All secondary schools have been asked to provide one on-site test for pupils ahead of their return to the classroom this term to help reduce the transmission of Covid-19.
Education staff and college students are being asked to self-test at home before they return, and were sent home with tests ahead of the Christmas break.
Schools and colleges ordered tests before Christmas and have received these in advance of pupils returning, and will continue to be able to order additional tests through a separate supply route. Schools and colleges made test kits available to pupils before the end of term and they will have access to more as needed.
Students returning to university have also been advised to test before they travel back to campus.
Secondary, college and university students and education staff and early years staff should then continue to test themselves twice a week, and more frequently if they are specifically asked to do so, such as in the event of an outbreak.
12-15 year olds are encouraged to get fully vaccinated (two doses), to ensure they are protected. 16 and 17 year olds are now eligible for boosters and are being strongly encourage to take up this offer when invited to do so, along with university students.
Education Secretary Nadhim Zahawi said:
Being in face to face learning is undoubtedly the very best place for children and young people's education and wellbeing, and my priority remains on keeping early years settings, schools, colleges and universities open so that face-to-face education can continue.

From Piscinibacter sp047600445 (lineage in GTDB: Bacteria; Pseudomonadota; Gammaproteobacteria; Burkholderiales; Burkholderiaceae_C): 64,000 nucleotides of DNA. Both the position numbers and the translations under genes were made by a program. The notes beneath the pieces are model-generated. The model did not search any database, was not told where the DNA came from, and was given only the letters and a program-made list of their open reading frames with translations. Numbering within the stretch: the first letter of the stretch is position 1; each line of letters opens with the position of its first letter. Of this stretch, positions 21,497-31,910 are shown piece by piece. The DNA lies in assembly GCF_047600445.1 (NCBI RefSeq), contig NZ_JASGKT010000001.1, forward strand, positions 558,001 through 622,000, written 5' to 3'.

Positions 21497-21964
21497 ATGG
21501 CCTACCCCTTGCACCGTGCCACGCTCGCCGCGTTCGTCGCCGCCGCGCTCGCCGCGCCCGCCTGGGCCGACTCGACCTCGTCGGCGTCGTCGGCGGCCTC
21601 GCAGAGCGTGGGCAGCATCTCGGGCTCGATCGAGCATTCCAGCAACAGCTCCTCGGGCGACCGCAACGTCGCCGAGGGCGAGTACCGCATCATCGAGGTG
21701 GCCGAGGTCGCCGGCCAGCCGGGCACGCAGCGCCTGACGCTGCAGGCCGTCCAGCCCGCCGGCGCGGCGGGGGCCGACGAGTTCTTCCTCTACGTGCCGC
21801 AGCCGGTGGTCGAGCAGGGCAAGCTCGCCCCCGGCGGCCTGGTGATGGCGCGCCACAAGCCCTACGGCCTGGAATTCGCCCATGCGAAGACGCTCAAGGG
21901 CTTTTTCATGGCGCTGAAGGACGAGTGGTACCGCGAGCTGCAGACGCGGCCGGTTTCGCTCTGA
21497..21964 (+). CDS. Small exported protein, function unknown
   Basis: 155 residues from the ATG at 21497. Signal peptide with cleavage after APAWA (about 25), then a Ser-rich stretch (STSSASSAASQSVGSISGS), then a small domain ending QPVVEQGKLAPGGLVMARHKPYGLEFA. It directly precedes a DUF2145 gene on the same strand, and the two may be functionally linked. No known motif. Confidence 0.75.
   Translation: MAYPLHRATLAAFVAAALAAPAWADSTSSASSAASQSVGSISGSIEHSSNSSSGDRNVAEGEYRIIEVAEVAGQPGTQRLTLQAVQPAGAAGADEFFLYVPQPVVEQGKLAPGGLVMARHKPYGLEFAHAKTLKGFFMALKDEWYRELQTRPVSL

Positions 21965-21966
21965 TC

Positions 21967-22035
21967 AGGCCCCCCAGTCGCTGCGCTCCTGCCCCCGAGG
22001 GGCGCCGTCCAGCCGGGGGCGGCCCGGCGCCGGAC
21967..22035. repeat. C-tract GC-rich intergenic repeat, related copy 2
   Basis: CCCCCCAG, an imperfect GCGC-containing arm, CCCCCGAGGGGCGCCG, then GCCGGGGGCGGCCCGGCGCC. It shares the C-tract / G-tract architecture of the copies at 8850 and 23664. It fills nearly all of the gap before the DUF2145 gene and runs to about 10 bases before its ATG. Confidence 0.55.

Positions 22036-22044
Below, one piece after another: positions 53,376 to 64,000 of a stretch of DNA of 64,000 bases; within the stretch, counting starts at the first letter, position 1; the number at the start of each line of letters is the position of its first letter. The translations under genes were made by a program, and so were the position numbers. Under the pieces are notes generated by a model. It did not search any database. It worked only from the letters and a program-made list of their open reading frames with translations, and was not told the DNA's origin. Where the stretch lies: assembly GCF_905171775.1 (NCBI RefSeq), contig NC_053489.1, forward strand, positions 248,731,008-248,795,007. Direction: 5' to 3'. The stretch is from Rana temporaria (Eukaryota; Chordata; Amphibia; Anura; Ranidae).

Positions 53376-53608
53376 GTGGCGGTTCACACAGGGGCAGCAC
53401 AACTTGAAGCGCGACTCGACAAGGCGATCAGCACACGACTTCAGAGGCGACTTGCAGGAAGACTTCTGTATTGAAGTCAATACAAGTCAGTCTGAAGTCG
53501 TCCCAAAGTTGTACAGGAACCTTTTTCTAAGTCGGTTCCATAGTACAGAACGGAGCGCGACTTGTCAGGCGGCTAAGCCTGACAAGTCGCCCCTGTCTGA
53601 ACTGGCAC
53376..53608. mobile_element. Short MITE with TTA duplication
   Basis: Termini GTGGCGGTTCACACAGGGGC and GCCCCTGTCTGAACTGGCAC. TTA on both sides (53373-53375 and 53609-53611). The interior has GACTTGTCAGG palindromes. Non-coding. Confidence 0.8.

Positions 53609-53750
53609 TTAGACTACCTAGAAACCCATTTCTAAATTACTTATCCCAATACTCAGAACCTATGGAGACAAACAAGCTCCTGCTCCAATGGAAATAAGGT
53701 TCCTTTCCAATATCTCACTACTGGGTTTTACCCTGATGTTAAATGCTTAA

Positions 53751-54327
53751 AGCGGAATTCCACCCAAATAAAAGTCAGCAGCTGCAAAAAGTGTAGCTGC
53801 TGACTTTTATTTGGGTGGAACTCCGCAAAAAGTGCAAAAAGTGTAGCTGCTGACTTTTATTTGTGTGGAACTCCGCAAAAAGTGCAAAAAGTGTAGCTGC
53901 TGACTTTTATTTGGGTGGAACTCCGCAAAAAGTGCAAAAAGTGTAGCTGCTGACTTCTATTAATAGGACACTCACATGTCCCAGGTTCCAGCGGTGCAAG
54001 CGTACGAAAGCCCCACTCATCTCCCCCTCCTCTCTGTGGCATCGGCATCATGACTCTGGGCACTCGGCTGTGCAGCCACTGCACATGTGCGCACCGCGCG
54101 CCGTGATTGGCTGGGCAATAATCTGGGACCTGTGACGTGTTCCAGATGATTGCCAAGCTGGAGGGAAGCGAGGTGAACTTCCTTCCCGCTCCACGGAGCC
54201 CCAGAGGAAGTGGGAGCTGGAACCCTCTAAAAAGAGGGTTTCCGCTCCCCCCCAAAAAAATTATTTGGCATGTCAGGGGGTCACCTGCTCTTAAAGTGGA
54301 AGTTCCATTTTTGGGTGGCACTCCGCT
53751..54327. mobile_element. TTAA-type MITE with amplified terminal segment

As we enter this new term, I want to thank all staff working in education for their continued dedication and resilience. It is through the hard work of all of you that we have ensured, and will continue to ensure pupils and students get the learning that they deserve. We must continue to look forward and not forget how far we have come in our fight against this virus.
The very best way we can continue to protect ourselves and our families is by getting the booster, or second jab if you are aged 12-15 – as soon as possible. I urge anyone who hasn't done this to do so now."
Health and Social Care Secretary Sajid Javid said:
We are doing all we can to minimize disruption this virus causes to everyday life, including keeping children in school, and regular testing is a key way to support schools and protect face-to-face teaching.
Vaccines remain our greatest line of defense so I urge all 12-15 year olds who have not come forward yet to get vaccinated, and all teachers to Get Boosted Now to protect yourself and those around you."
Children's Commissioner for England Dame Rachel de Souza DBE said:
Children have told me how much they really value and appreciate school as a place to learn, build friendships and take part in activities that benefit their physical and mental wellbeing.
As Children's Commissioner and having run schools all my life, I'm always excited about the start of a new term and the return to school. I am especially focused on this one, as it is so important schools are open and ready to welcome children.
We are so fortunate to have great teachers and parents who have already done so much to have children back in the classroom, and former teachers happy to volunteer extra support to keep children there. I want our classrooms open and operating because I firmly believe it is where all children belong and want to be. We owe it to them to make sure this happens."
Proportionate safety measures will also remain in schools, colleges and universities to help reduce the transmission of the virus, including increased ventilation and good hygiene, with older students and staff wearing face coverings.
All early years settings, schools, colleges, and universities are advised to continue to follow the latest guidance set out by the department which is kept regularly under review.
Posted in: Child Health News | Healthcare News
Tags: Children, Education, Hygiene, Social Care, students, Virus
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